Hi
@filip313 that's interesting. To me the author's inaccuracy is to refer to the 2% and 5% as yields. Following Hull or Tuckman, we should call them spot rates or zero rates. It's true we see this {2% at 2 years, 5% at 5 years) called a yield curve, but it's really a spot rate curve. If the 2-year spot rate is 2.0%, then I agree with you that we discount a 2-year-forward cash flow--let's just say it is a $5.00 coupon to be received in 2.0 years--if the 2 year spot rate is 2.0% with annual compound frequency, to its present value with $5.0/(1+0.020)^2 = $4.806. It's similarly true that $1.00 today grows to $1.0 * (1 + 0.020)^2 = $1.0404 at the end of two years. Now, this is rarely discussed (and does not appear in the FRM) but the 1.0404 can be called a
future value factor which is the "cousin" of the more familiar discount factor; the discount factor is the reciprocal of this future value factor because the discount factor (df) = $1.00/(1+0.020)^2 or (1+0.020)^-2 and it represents the present value of $1.00 received at the end of two years if discounted at 2.0% per annum with annual compounding.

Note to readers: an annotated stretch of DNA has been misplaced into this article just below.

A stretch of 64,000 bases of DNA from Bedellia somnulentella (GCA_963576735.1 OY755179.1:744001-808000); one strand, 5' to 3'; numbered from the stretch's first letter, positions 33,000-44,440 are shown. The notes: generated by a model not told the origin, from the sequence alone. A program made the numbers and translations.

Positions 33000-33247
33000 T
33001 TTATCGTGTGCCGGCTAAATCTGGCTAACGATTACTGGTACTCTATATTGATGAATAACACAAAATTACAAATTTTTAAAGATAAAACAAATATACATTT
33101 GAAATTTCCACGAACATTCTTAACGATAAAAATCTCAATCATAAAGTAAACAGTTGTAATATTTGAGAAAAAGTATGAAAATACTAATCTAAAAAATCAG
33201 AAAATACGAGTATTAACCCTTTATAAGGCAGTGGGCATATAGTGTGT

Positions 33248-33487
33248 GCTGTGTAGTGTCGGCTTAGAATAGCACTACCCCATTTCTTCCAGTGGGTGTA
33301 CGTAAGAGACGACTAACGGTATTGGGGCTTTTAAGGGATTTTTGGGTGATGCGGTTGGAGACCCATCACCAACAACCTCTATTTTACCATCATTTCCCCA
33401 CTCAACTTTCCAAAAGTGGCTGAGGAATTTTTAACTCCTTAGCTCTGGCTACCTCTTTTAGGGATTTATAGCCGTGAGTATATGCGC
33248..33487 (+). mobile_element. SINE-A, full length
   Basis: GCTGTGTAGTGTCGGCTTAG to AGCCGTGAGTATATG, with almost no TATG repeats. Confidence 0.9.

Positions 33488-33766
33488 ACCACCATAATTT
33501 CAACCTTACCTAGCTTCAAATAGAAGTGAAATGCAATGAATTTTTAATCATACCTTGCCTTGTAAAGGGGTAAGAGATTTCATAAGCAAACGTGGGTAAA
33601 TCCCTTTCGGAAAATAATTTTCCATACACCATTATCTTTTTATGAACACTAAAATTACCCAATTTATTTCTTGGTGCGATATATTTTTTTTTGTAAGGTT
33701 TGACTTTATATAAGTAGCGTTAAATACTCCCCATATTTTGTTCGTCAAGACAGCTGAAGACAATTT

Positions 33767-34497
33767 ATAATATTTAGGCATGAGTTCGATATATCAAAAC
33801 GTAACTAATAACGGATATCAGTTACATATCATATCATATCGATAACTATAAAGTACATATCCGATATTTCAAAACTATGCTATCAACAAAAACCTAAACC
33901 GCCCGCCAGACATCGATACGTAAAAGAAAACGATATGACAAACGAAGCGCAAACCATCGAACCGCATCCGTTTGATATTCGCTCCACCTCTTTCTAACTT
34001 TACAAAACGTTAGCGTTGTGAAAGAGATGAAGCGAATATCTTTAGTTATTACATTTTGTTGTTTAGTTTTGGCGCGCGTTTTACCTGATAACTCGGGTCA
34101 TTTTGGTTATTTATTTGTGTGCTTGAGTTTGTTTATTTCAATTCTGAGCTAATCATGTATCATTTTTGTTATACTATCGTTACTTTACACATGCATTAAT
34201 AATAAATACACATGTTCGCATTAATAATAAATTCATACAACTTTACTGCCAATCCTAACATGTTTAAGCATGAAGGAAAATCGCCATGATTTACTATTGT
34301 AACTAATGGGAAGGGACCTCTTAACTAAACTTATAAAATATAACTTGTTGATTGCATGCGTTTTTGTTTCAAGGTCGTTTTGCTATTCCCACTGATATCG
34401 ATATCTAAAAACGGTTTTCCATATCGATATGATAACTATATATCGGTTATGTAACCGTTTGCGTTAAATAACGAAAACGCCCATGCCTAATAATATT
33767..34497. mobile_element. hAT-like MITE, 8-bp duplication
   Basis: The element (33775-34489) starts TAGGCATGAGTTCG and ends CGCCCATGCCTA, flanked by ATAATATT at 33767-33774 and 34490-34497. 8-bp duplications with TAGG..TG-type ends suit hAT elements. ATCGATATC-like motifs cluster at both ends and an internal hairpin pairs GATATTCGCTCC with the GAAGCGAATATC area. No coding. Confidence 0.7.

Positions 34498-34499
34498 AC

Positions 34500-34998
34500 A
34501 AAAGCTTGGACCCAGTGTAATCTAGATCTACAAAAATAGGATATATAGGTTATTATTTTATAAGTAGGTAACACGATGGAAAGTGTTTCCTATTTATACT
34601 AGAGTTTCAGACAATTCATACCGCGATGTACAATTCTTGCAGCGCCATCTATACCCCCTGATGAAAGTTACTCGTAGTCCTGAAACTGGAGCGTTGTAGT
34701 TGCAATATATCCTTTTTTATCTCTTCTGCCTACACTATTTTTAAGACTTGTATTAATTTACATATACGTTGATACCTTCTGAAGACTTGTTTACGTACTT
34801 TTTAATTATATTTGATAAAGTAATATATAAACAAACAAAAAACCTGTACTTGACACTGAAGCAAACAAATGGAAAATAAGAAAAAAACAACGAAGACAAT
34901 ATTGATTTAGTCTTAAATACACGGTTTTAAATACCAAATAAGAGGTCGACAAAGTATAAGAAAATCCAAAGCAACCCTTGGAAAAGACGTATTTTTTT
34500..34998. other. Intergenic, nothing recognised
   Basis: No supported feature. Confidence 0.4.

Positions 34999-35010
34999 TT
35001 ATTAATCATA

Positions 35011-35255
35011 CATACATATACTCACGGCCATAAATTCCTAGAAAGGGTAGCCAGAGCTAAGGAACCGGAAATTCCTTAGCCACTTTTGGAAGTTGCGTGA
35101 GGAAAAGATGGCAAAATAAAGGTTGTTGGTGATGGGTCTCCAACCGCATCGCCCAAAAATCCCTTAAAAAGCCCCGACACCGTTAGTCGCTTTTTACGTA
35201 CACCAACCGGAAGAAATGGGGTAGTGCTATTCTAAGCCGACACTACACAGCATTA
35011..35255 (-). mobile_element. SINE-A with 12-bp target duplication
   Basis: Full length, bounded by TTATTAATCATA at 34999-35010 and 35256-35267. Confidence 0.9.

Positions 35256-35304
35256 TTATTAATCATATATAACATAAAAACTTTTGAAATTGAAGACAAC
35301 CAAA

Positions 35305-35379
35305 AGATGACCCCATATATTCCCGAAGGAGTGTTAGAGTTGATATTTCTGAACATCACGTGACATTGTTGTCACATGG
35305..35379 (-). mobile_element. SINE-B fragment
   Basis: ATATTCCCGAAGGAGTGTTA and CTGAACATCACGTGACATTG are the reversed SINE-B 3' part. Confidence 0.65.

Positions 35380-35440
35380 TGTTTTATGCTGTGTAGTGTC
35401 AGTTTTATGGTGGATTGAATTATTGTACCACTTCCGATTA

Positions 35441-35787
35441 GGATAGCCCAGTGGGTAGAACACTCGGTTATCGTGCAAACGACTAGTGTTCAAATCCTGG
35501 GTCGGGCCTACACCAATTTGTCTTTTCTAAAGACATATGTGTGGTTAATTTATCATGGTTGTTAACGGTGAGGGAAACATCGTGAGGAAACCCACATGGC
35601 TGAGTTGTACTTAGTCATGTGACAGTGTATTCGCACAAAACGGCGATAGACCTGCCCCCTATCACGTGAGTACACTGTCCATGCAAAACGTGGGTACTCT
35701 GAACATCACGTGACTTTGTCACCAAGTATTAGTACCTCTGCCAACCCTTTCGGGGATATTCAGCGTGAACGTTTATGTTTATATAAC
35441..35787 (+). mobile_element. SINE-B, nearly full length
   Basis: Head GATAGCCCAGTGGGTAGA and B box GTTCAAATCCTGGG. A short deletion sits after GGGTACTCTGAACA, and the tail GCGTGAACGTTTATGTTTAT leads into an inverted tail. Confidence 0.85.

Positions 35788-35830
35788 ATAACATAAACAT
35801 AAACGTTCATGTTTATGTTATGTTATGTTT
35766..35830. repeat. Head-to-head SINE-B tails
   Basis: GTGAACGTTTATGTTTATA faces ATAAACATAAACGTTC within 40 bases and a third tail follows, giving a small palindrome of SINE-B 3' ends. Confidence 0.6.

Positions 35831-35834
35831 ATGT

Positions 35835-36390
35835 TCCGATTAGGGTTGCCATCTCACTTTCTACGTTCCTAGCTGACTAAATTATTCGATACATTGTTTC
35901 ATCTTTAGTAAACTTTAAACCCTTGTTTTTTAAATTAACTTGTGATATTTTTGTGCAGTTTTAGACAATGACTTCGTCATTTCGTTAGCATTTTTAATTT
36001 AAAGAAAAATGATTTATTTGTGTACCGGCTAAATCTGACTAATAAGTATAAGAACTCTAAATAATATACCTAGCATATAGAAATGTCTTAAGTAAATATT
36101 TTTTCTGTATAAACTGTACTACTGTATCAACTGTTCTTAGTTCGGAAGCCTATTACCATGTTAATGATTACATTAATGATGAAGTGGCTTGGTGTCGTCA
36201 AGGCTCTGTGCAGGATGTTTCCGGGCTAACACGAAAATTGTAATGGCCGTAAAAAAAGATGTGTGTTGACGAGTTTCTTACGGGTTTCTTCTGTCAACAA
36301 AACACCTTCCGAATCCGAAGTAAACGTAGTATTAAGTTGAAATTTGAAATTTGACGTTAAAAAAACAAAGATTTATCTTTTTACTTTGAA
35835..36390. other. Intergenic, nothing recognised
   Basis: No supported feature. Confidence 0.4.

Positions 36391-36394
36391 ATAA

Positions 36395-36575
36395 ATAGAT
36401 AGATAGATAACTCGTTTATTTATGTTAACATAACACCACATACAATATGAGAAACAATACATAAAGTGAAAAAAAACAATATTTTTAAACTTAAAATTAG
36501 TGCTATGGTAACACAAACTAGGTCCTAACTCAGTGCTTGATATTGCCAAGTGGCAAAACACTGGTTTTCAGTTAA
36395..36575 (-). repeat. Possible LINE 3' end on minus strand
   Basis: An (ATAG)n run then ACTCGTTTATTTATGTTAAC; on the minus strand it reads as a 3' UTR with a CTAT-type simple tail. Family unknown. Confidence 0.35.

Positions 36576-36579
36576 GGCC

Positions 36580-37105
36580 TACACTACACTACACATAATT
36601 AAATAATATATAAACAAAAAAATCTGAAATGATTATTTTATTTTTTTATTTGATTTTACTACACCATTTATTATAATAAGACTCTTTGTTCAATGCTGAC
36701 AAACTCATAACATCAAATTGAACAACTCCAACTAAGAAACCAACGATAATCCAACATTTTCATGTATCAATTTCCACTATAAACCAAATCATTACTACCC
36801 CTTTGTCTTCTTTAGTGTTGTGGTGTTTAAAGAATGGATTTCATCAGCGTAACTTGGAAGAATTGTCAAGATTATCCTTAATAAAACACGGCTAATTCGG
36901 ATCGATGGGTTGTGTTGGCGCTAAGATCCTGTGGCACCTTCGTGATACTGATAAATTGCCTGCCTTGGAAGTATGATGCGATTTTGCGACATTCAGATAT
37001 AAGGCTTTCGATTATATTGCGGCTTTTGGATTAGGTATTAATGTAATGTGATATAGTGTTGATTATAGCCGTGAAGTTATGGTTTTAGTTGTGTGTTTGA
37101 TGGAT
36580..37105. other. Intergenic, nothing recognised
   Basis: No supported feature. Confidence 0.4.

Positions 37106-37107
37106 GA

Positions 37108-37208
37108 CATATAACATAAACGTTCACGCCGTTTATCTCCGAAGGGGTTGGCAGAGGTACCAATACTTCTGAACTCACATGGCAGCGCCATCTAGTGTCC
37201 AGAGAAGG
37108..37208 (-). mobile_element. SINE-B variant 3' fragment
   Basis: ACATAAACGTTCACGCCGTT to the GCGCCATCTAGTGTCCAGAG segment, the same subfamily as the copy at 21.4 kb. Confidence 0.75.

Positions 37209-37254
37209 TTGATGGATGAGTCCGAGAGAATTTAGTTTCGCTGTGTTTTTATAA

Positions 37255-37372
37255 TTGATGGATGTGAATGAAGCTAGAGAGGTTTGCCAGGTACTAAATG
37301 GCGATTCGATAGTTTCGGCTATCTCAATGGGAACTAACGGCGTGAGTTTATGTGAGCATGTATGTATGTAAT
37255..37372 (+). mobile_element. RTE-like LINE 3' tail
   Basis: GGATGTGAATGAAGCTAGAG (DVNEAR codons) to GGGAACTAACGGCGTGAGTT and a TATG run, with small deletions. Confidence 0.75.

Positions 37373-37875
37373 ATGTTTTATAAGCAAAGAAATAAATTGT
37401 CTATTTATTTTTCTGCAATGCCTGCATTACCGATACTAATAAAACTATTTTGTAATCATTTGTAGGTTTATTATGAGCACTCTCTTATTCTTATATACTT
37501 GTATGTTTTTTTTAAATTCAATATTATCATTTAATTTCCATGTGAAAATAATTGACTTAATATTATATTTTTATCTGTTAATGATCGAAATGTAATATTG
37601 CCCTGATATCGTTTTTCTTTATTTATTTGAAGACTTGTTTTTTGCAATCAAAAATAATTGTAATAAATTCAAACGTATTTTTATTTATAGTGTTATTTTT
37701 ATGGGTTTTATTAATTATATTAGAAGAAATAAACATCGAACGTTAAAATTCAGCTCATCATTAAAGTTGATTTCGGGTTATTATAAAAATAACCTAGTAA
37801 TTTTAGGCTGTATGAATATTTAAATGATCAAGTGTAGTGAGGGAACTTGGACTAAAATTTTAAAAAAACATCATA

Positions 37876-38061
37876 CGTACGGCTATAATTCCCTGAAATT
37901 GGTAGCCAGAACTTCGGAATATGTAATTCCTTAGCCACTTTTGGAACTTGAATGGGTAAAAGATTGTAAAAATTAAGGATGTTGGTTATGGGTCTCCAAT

There is an old saying that "discount factors don't lie" and it could be said of future value factors, too. The article assume, really, a spot (or zero) rate curve of 2.0% @ 2 years and 5.0% @ 5.0 years, and it is helpful to understand why these are
stated or nominal
spot rates, they are stated because they don't specify the compound frequency. But the 2-year discount factor of 0.9612 (and its cousin the 1.0404 future value factor) improve on the spot rates by incorporating the compound frequency. So this spot rate curve could also be represented by a discount function (i.e., set of discount factors): 0.9612 at 2 years and 0.7835 at 5 years. Getting to your point (maybe?), it would be atypical, but it could also be represented by a future value function: 1.0404 at 2 years and 1.2763. I hope that helps!
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